“No. He must be very busy,” the wife said.
A quarter of an hour passed by before they saw the man again. He bought a piece of rose from a vendor who was idling by the parking lot and laid it beside a statue of the Virgin Mary. Then he lit some candles and stood motionless for several minutes.
“What a good man,” the wife repeated, more to herself than to her husband.
Inside his car later that afternoon, on his way home, the man beat at his chest and wept, “Oh, Lord. Oh, Lord! I am so ashamed. When will this agony end?” He wiped the tears off his cheeks with his sleeve. “Oh Lord, that I be a decent man. Please help me become a decent man.”
I’m so happy! One of my short stories will soon appear in the pages of the Philippines Graphic, the country’s leading newsweekly and literary magazine. I’m overjoyed because it’s been a while since I wrote and got anything published. This will be my fourth story in the magazine. I feel validated as a fiction writer. Thank you, Lord.
“I sold the first short story I wrote. Then I received over 75 rejections before making another sale. My first four novels were never published.”
The scoundrel wakes up at exactly the same time every morning – at 6 o’clock. Immediately upon waking, he prays. Then, he takes a bath, dresses up, joins his wife in the kitchen for some breakfast, kisses her on the mouth, and leaves for the office. He is seldom late.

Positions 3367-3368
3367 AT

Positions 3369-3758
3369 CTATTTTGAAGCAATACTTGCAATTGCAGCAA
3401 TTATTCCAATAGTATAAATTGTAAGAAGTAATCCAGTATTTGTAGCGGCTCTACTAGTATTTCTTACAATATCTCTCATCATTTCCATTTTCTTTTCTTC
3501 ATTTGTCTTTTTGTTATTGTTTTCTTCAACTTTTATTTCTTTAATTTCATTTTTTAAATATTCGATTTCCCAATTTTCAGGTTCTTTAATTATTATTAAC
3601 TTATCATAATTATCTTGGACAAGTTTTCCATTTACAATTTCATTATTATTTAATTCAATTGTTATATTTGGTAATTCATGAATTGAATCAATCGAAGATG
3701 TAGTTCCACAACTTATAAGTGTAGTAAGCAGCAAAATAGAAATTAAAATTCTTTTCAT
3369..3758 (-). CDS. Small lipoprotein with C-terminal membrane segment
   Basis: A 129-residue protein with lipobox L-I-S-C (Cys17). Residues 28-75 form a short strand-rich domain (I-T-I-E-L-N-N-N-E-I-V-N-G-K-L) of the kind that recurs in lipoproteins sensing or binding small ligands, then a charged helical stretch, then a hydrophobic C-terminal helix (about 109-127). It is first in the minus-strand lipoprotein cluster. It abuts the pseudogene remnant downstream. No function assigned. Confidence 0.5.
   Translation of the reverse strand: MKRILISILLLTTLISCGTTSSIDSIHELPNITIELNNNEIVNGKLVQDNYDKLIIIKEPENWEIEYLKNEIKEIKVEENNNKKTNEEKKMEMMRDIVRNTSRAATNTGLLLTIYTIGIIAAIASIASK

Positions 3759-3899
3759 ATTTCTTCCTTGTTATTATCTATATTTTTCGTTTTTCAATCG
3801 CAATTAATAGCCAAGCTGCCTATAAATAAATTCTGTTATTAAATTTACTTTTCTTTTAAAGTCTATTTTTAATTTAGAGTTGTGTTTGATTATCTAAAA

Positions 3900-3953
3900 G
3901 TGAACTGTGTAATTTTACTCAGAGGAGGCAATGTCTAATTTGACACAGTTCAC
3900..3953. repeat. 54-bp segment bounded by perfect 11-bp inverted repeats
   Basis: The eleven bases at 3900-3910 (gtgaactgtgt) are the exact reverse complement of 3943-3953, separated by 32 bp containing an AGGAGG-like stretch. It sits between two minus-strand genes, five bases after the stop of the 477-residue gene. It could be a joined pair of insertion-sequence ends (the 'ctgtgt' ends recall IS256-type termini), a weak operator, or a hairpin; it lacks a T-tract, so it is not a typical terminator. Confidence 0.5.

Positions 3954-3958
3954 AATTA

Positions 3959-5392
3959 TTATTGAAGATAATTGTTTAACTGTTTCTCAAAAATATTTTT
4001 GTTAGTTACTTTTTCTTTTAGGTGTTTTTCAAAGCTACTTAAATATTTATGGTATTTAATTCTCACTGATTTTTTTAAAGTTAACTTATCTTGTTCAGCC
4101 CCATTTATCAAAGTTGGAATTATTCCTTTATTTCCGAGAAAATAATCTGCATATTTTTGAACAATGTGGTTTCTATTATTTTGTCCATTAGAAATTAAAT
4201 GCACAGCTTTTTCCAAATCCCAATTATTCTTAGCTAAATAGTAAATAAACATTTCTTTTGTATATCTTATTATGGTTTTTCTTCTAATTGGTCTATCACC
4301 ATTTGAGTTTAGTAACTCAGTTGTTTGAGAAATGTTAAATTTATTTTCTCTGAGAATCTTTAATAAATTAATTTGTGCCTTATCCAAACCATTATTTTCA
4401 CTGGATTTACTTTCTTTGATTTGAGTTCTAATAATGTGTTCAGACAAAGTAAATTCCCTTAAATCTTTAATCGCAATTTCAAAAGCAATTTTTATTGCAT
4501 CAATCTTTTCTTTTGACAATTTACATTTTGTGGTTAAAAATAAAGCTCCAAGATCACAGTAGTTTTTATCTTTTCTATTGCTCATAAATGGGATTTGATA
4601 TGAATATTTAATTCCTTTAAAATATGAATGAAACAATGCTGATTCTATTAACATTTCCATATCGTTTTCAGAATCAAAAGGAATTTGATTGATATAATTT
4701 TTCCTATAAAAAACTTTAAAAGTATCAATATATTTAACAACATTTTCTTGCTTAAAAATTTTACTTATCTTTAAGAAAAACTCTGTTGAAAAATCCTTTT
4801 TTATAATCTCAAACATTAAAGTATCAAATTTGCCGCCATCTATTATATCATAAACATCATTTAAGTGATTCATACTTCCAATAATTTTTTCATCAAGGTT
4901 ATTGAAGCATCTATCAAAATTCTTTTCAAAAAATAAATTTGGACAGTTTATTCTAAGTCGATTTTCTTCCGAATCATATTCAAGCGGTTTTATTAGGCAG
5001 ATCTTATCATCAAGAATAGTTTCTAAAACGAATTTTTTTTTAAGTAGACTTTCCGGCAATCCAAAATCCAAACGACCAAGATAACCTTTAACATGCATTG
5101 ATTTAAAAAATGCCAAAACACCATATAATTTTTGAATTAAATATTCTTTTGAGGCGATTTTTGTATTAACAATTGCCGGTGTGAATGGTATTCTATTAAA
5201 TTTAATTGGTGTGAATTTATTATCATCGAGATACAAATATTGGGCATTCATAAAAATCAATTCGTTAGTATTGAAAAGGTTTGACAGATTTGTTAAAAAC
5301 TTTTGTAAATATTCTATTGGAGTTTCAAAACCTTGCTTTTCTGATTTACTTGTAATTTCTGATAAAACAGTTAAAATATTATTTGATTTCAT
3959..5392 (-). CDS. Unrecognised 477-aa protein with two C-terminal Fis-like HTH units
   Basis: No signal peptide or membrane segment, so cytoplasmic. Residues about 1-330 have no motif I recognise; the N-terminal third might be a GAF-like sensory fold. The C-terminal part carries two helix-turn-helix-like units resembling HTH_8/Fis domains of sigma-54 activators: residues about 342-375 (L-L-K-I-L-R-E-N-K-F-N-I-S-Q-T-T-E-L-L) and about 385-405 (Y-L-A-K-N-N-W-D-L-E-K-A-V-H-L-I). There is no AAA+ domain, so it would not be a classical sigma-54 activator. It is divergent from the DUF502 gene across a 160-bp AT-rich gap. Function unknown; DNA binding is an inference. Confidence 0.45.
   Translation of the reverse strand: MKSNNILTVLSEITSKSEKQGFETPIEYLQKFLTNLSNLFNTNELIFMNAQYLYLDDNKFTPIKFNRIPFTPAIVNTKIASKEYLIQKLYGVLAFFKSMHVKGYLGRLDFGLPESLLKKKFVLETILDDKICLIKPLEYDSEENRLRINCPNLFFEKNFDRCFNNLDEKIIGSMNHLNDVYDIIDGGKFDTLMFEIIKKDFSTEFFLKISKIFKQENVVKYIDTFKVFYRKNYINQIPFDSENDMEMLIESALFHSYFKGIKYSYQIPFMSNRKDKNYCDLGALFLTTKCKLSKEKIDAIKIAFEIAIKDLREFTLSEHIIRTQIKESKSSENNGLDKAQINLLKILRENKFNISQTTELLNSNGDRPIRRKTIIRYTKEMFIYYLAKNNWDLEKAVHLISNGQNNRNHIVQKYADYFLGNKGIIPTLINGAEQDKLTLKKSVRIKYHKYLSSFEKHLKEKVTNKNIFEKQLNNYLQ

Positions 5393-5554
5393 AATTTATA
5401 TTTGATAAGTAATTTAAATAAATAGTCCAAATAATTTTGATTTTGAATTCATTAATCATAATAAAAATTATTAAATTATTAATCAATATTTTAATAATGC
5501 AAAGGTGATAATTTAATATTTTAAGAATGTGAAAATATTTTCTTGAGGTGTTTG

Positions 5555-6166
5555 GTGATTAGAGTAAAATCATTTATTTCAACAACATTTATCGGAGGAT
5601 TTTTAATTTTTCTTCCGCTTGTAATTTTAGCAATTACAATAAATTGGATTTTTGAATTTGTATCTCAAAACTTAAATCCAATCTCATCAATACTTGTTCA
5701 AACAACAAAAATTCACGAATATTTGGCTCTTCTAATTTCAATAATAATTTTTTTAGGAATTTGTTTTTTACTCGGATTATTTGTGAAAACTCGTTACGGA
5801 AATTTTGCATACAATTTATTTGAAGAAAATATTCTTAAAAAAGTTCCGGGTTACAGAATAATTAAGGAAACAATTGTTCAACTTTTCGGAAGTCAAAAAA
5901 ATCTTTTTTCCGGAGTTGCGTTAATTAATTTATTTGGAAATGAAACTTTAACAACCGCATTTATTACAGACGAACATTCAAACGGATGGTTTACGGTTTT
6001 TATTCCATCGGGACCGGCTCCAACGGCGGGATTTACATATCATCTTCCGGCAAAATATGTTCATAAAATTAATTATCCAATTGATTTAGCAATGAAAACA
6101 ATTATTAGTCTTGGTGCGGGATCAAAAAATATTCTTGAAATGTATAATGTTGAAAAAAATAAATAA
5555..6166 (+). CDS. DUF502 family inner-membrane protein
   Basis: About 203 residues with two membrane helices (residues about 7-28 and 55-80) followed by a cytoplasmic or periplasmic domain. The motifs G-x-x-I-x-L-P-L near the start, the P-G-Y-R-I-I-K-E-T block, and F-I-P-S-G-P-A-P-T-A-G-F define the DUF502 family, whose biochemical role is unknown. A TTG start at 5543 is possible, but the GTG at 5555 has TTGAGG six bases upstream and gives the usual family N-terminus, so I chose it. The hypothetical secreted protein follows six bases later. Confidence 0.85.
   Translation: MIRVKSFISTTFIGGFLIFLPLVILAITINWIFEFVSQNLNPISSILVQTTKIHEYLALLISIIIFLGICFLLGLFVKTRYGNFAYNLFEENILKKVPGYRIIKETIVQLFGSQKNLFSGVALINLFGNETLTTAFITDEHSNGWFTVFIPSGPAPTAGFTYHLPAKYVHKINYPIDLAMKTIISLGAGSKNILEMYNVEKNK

In the office, he works diligently. He chit chats with his colleagues occasionally, joins them for lunch sometimes, and works diligently again until 5 in the afternoon.
At 5:15 in the afternoon, he heads back home.
This routine is repeated throughout the week, until Sunday. Sunday, he rests. Sunday, he goes to church in the morning with his wife. He always liked to sit in the last pew at the back of the church. She did not prefer it, but she understood.
He did not like to go to public places, especially malls. He’d like to stay away from them forever, if he could help it. But he couldn’t help it, for his wife occasionally would have a need to go to the mall, either to shop, buy groceries, or watch a movie. In such instances, he always made it a point to wear sunglasses. And he almost always looked down at his shoes when he walked.